Hi.I got a Sony DSC-HX10V Point and Shoot for Christmas:http://reviews.cnet.com/digital-cameras/sony-cyber-shot-dsc/...I wanted something small for my purse so I wouldn't always have to be taking pics with my phone when I don't have a larger camera with me. But this seems a bit larger and heavier than others. I know that's because it's got a 16x optical zoom and no touchscreen to it. I could exchange it for two other cameras: Canon Elph 530 HShttp://reviews.cnet.com/digital-cameras/canon-powershot-elph... OrNikon Coolpix s6400http://www.cnet.com.au/nikon-coolpix-s6400_specs-339342233.h...I'm at a loss. I like the idea of a long zoom, these other 2 are 12x, which seem pretty good, they also have touchscreens, which seem logical in this day and age; AND they are smaller and lighter. The Sony, OTOH, seems to have a pretty good sensitivity for low-light with a 30 sec max shutter opening for low-light situations.Eventually, I want to get the Canon Rebel T3i, but right now, this is a gift and would be nice to have something a little more versatile than my iPhone, with certainly more room, but that takes photos good enough to enlarge. I do want it to be pretty compact, however. I also cannot figure out if any of them take RAW. I'm accustomed to doing that with my old Canon G3.Do any of you have any input on any of this? Thanks much,Caat
Try not to base your decision on the long zoom. A tiny camera that has to be held at arms length to compose is already predisposed to movement during exposure, and using it at anything like 12-16X is just asking to multiply your trouble.~aj
I have the Sondy DSC-HX10V and just got the HX30V. They are one hell of a camera! The photos print great up to 8.5x11 and even 11x17 looks good. The video is astonishing from the little puppy, and the 10v/20v/30v focus incredibly fast and shutter lag is DSLR like (no kidding). The scene recognition is great, the camera will most always tell if the photo is back lit, portrait, landscape and make in camera adjustments for you.Anyway if the size and weight REALLY bother you go ahead and get something else because in the end having the camera with you is of utmost importance.As to what AvgJoe said about zoom I would typically agree but the 3 was image stabilization Sony has allows for 20x, and clear zoom 40x photos! I don't know what tricks are in the camera but hand held 20x is very doable.As you can tell I am a huge fan of this camera.I uploaded this gallery showing some of what it can do. All taken with the older x9vhttp://www.pbase.com/davekone/dschx9v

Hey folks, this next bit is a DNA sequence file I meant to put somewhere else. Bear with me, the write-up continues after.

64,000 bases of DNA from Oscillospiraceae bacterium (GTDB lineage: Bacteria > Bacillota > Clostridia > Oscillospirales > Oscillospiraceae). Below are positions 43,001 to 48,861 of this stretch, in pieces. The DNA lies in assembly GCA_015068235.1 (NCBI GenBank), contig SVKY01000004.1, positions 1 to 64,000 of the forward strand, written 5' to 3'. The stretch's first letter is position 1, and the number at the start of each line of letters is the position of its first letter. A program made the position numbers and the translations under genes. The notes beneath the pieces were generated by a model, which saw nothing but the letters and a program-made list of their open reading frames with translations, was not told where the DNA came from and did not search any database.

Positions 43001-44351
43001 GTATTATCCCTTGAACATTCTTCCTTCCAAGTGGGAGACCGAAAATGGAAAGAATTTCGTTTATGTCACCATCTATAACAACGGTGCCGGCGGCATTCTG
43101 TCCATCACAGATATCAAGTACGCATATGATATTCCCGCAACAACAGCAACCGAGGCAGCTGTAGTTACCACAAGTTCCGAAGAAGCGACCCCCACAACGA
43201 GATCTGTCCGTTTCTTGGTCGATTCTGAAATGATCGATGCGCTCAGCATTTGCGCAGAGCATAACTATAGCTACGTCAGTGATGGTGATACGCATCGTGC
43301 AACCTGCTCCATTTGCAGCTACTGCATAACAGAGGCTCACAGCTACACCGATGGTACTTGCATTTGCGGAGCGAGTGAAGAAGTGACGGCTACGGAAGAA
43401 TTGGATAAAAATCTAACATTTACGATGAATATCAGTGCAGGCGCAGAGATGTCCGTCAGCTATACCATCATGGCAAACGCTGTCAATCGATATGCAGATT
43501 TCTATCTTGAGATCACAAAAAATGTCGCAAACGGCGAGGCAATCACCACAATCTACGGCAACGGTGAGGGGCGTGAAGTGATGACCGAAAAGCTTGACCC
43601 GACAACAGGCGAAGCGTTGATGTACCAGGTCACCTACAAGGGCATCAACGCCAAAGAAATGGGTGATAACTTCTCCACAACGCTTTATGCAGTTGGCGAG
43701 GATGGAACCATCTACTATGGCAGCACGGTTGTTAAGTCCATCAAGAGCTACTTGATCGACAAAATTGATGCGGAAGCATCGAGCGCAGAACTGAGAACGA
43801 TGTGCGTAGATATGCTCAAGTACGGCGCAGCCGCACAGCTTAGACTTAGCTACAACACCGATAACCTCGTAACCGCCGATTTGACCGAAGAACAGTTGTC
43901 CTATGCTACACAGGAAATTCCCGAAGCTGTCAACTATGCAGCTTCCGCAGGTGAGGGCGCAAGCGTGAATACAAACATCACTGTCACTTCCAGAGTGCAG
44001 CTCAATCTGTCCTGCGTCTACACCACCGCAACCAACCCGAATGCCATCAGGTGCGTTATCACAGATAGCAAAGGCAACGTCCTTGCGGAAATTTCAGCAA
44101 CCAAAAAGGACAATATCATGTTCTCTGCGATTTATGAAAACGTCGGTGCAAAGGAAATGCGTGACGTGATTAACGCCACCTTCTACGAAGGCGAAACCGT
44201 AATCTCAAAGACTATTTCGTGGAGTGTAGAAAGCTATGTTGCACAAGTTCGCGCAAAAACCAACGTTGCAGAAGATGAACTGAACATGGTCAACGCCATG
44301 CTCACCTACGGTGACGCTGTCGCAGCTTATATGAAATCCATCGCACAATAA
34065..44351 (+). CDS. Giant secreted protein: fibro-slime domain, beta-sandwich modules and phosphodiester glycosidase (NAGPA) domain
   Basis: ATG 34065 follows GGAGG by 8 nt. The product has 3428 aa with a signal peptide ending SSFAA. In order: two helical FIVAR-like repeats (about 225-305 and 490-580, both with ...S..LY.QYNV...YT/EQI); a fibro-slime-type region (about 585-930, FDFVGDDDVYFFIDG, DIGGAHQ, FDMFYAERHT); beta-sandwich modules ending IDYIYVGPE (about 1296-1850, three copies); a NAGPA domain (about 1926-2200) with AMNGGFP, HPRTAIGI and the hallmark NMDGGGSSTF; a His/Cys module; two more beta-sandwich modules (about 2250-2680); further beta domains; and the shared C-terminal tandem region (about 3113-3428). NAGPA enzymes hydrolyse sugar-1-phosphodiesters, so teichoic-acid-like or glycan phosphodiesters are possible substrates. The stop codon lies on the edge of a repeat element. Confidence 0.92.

Do any of you have any input on any of this? The most critical, important question you can ask is: what are you trying to take pictures OF? Where? In what circumstances? You said: I wanted something small for my purse so I wouldn't always have to be taking pics with my phone when I don't have a larger camera with me. So what are you usually taking pictures OF? What about the way the phone camera pictures come out is frustrating you?Are you usually indoors? Outside? Things that are moving? Or very still? With flash? Without? Are you taking pictures, say, of food (good macro, low light), or of landscapes (wider angle, natural light?)You also seem to like the touchscreens, but not sure why this is important to you... how much do you fiddle around with the settings, and for what reasons? Would simply having a couple of custom settings but no touchscreen matter? May I recommend (strongly) DPReview? For example, here's a camera feature search of compact cameras that can shoot RAW: http://www.dpreview.com/products/search/cameras#criterias=Sp...Of course, that'll depend on your budget too. GSF
I'm at a loss. I like the idea of a long zoom, these other 2 are 12x, which seem pretty good, they also have touchscreens, which seem logical in this day and age; AND they are smaller and lighter. Cameras without touch screens are the norm in this day and age. Besides (maybe) selecting a focus point, a touch screen on a camera does not make sense. When you hold a camera up to take a photo (P&S), trying to play with the touchscreen while using it to frame your photo would be cumbersome. Having buttons on the body where your fingers land while holding the camera makes a lot more sense. Your fingers are "already there" to press them as needed. Having the physical feedback of the buttons is great. Most P&S cameras people leave it in auto mode and never press a button besides taking a photo.Kinda reminds me of when my newer supposedly better cell phone moved the physical shutter button from the edge of the phone where my index finger would rest (perfect) while holding the phone, to the touchscreen on the back. Now to take a photo I am trying to use my thumb or opposite hand and moving the entire phone while trying to go click. I have gotten better at it, but myself and many people I know (of all ages) hate having the shutter button on the touchscreen.
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